Seven Years' War The Seven Years' War (1756–1763) is widely considered to be the first global conflict in history, and was a struggle for world supremacy between Great Britain Great Britain is an island in the North Atlantic Ocean off the northwest c ...
and his assignment in the West Indies, he brought his natural daughter whom he called Elizabeth. Of half African descent, she had been born into slavery in 1761, the daughter of Maria Bell, an enslaved woman. Lindsay asked Murray to take on her care and education, and Elizabeth was baptized
Dido Elizabeth Belle Dido ( ; , ), also known as Elissa ( , ), was the legendary founder and first queen of the Phoenicia Phoenicia () was an ancient Ancient history is the aggregate of past events
Dido Elizabeth Belle
in 1766 in London.


At the English bar

Murray's first contact when he moved to London was William Hamilton, a Scottish-born barrister who was said to be the first Scot to practise at the English Bar, and one of the few people who was qualified to act as a barrister in both England and Scotland.Heward (1979) p. 12 Hamilton had been one of Murray's sponsors when he joined Lincoln's Inn in 1724, and when Murray came to London, Hamilton helped find him a set of barristers' chambers at No. 1 Old Square. At this time, there was no formal legal education, and the only requirement for a person to be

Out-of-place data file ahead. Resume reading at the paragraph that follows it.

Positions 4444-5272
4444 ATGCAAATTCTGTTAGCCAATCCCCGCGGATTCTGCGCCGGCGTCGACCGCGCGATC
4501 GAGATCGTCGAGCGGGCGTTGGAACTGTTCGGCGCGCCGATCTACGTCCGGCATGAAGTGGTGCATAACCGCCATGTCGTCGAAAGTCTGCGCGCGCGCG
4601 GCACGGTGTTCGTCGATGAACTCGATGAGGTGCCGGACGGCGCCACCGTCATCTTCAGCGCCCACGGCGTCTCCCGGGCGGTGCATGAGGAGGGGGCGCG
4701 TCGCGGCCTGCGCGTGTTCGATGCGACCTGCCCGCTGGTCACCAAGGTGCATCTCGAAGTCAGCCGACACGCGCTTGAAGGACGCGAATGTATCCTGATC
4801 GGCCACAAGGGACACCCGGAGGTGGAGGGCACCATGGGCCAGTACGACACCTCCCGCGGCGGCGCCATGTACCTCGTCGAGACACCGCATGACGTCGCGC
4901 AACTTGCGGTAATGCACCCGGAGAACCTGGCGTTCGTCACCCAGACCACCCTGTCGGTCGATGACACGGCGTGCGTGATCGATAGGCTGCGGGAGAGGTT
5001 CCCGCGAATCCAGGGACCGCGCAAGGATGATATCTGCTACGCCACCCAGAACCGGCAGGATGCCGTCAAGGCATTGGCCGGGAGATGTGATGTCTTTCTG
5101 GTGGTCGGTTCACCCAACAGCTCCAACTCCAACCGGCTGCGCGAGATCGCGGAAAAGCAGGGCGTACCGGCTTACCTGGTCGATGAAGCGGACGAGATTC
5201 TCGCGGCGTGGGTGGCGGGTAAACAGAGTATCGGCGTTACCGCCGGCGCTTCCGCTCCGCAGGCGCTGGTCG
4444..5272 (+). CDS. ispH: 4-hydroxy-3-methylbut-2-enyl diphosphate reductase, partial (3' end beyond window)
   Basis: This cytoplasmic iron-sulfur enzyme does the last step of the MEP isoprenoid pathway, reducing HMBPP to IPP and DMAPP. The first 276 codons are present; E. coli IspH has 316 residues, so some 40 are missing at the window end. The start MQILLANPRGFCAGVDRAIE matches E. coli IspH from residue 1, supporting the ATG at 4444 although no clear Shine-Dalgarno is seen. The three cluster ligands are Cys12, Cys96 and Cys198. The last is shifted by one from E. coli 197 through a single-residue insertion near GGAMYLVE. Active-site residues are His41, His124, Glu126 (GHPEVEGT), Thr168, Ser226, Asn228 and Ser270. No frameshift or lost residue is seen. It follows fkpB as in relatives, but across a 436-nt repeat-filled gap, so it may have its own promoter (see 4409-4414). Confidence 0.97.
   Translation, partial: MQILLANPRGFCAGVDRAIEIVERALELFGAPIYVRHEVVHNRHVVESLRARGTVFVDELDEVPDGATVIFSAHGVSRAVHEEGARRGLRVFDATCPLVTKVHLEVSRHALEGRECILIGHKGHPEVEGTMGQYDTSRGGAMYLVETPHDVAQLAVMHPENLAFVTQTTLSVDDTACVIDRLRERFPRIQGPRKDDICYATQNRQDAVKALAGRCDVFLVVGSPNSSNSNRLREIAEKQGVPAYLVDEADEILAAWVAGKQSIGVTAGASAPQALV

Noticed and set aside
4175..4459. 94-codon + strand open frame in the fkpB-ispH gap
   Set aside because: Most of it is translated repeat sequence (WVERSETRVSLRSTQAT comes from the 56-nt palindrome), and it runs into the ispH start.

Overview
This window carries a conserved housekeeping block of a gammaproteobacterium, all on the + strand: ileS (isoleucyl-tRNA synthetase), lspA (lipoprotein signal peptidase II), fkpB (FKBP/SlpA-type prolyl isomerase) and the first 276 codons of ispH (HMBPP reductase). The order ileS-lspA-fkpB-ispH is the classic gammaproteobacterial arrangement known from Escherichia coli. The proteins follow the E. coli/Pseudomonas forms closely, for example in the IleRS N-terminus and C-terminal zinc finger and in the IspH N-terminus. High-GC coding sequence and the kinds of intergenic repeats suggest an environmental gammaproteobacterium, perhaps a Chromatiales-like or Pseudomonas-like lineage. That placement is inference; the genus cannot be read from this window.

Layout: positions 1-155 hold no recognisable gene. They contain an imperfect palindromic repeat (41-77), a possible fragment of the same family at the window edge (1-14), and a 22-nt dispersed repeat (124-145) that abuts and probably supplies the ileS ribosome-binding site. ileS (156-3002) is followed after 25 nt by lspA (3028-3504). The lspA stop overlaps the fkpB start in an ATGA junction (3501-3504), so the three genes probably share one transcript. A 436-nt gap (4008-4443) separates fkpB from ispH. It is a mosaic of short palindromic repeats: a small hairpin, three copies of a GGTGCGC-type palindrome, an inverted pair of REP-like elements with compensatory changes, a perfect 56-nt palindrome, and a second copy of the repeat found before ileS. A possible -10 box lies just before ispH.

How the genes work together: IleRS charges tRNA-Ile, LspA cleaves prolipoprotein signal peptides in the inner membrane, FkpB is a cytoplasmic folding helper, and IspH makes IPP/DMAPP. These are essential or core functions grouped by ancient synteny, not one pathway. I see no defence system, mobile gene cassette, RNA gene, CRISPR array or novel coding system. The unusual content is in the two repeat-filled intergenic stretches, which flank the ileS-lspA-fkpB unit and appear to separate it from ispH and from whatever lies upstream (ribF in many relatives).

called to the Bar The call to the bar (rarely, call to bar) is a legal term of art Jargon is the specialized terminology associated with a particular field or area of activity. Jargon is normally employed in a particular Context (language use), communicative cont ...